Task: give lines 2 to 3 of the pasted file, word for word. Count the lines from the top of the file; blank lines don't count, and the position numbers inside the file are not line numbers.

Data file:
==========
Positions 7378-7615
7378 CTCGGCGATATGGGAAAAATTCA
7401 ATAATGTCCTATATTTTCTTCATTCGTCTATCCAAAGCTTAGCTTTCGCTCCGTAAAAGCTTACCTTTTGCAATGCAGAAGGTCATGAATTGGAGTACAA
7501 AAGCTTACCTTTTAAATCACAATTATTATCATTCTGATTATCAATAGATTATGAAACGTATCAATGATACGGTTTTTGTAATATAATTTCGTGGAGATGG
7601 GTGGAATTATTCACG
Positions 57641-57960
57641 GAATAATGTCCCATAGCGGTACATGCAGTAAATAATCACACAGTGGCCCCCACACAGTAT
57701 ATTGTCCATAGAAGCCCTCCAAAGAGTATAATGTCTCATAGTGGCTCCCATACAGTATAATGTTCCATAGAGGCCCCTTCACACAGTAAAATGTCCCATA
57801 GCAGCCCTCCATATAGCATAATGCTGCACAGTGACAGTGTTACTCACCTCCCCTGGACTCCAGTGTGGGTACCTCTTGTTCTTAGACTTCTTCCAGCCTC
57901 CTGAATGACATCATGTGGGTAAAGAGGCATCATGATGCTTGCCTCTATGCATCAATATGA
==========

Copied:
7378 CTCGGCGATATGGGAAAAATTCA
7401 ATAATGTCCTATATTTTCTTCATTCGTCTATCCAAAGCTTAGCTTTCGCTCCGTAAAAGCTTACCTTTTGCAATGCAGAAGGTCATGAATTGGAGTACAA